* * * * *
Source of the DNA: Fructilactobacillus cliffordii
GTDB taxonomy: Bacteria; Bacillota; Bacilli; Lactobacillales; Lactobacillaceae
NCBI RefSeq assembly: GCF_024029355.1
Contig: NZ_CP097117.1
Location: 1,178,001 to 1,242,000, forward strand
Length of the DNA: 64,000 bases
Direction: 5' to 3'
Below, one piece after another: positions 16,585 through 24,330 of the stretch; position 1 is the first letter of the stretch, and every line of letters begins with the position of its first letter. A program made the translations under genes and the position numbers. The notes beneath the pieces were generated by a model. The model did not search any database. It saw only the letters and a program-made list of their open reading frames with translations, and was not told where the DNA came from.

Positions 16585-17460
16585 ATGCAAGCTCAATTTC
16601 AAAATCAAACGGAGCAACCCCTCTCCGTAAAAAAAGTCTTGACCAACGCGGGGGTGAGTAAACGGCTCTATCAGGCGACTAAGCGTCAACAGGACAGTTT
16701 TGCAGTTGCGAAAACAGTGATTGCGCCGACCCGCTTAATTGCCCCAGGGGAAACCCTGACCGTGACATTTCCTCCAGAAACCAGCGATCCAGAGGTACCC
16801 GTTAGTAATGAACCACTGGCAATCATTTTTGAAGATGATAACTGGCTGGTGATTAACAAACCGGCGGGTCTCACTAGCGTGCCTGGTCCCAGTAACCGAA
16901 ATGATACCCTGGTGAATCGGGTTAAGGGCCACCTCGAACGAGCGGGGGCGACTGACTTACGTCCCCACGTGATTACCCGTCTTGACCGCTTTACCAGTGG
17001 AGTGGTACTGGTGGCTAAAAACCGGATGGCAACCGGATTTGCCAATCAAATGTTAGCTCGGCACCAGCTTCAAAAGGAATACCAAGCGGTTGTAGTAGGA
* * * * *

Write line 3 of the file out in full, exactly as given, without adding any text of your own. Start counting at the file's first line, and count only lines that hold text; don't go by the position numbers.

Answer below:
NCBI RefSeq assembly: GCF_024029355.1